Merck’s Isentress® holds an enviable position at the moment, in the market for HIV therapies — at over $18,000 a year (administed twice a day), it is the only true integrase inhibitor presently on the market. And by all accounts, it works.
Earlier today, Glaxo (with its Japanese
Chinese partner) reported very encouraging top-line results in a late Phase III trial for its dolutegravir candidate. It need only be taken once a day, and it is showing results equal to Isentress in treatment naive patients.
Glaxo’s spokesperson said it is still possible that FDA will accept it for an NDA filing in 2012. That could mark a 2013 approval, and some serious erosion to the Merck blockbuster’s market dominance. Stay tuned, but here is the Wall Street Journal on it all — do go read; here’s a bit:
. . . .”This marks an important milestone for the development of dolutegravir and the Shionogi-ViiV Healthcare joint venture. We look forward to completing further Phase III studies in a variety of clinical settings in order to fully understand the potential clinical benefit for a range of HIV patient populations,” said Tsutae Nagata, Shionogi’s chief medical officer.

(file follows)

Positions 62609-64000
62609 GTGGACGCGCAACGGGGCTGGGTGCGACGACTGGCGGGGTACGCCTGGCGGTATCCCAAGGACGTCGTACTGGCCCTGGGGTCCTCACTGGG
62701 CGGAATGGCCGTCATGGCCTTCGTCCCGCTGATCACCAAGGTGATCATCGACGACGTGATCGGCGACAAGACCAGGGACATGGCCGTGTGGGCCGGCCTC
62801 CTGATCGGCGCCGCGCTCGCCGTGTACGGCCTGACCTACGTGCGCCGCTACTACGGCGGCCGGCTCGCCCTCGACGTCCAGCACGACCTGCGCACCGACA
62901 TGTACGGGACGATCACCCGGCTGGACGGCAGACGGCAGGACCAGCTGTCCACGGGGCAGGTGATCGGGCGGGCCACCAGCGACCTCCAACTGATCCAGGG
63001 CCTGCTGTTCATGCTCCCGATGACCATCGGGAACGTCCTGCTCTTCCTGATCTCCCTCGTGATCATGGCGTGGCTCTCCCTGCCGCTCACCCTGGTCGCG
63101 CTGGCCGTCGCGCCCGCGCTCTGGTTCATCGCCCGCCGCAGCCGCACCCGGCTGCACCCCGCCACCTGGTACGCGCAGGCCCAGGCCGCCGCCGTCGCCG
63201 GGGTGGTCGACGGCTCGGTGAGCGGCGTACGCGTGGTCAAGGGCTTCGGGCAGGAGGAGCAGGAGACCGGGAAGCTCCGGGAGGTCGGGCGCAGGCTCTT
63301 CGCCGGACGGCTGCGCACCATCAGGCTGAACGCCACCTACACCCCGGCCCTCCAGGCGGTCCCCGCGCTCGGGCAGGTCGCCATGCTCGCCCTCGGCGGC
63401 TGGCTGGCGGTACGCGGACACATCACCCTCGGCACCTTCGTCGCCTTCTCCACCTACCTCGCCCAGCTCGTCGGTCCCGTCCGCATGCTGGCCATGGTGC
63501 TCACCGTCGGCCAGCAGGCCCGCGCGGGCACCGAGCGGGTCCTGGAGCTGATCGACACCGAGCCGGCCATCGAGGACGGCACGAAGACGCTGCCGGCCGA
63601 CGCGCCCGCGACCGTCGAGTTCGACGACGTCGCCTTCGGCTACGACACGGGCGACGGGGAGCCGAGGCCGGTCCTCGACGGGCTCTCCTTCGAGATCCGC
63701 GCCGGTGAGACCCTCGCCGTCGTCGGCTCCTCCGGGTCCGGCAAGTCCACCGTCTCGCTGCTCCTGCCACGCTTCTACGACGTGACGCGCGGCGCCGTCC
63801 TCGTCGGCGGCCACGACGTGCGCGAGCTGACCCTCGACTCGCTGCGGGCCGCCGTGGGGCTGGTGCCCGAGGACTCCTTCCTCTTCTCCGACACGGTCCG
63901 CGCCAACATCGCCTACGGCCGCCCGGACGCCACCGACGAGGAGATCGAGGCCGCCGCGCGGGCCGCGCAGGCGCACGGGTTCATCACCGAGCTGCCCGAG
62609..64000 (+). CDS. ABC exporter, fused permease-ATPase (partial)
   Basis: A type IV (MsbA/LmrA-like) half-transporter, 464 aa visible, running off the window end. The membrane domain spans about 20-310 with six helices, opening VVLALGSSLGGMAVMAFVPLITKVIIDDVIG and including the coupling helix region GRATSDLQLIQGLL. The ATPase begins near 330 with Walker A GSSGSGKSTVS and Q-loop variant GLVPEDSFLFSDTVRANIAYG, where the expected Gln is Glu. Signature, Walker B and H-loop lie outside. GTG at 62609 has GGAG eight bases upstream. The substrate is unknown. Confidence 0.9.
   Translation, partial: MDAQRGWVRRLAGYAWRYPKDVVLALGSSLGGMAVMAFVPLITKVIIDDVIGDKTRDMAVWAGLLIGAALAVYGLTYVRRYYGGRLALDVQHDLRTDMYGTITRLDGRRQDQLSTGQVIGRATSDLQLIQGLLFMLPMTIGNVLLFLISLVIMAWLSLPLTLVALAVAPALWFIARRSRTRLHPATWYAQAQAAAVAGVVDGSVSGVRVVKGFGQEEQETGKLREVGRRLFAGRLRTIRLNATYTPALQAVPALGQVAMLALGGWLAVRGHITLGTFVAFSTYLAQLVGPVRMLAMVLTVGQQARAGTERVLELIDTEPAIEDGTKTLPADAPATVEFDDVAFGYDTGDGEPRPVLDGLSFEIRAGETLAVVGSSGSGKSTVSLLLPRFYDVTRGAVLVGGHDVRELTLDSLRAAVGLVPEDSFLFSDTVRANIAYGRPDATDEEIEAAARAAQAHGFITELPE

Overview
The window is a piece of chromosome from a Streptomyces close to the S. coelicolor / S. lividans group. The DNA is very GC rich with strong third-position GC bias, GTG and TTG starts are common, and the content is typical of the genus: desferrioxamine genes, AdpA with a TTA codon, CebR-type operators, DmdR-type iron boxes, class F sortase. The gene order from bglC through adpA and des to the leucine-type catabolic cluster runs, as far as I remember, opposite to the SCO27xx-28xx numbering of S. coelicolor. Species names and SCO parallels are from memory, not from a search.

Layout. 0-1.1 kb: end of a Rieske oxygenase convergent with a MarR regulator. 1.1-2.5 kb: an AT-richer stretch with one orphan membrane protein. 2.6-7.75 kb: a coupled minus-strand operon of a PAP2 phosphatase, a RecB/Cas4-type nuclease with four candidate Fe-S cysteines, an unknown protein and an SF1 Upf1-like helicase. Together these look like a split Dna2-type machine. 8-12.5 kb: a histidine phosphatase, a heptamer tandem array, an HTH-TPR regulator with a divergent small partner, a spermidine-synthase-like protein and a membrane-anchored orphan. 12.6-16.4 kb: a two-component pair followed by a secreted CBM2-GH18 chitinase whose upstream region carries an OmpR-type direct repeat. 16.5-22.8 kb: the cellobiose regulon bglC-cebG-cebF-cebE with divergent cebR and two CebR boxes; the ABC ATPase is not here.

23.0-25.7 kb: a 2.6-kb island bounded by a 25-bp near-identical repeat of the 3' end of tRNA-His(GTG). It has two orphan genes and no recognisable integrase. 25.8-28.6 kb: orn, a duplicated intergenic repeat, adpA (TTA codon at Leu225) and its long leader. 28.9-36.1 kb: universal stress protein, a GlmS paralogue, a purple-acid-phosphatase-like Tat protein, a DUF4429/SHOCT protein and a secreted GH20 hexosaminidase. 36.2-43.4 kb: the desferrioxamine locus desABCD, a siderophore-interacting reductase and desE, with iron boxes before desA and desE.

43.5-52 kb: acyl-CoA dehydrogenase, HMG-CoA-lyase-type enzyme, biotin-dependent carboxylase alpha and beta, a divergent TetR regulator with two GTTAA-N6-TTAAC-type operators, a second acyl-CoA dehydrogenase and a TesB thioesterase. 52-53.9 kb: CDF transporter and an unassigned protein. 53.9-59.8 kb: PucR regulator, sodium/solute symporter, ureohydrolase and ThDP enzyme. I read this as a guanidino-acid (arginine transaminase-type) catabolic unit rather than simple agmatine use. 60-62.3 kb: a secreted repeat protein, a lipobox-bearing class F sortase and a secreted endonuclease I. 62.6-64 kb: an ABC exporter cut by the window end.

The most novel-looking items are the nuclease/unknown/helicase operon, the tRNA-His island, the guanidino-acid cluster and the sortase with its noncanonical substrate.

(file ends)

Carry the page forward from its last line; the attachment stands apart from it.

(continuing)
Full results of the Spring-2 study will be presented at an upcoming scientific meeting. It is the first of four Phase III studies on dolutegravir due to be reported this year which are designed to support regulatory filing of the experimental product and are keenly watched by experts and investors, as the full picture of the efficacy and safety of dolutegravir has not been conclusively determined.
“The anticipated timing of the remaining registration studies means we could potentially file dolutegravir in 2012,” a Glaxo spokesman said. . . .
As I say — do stay tuned. Merck may well open off on the NYSE tomorrow.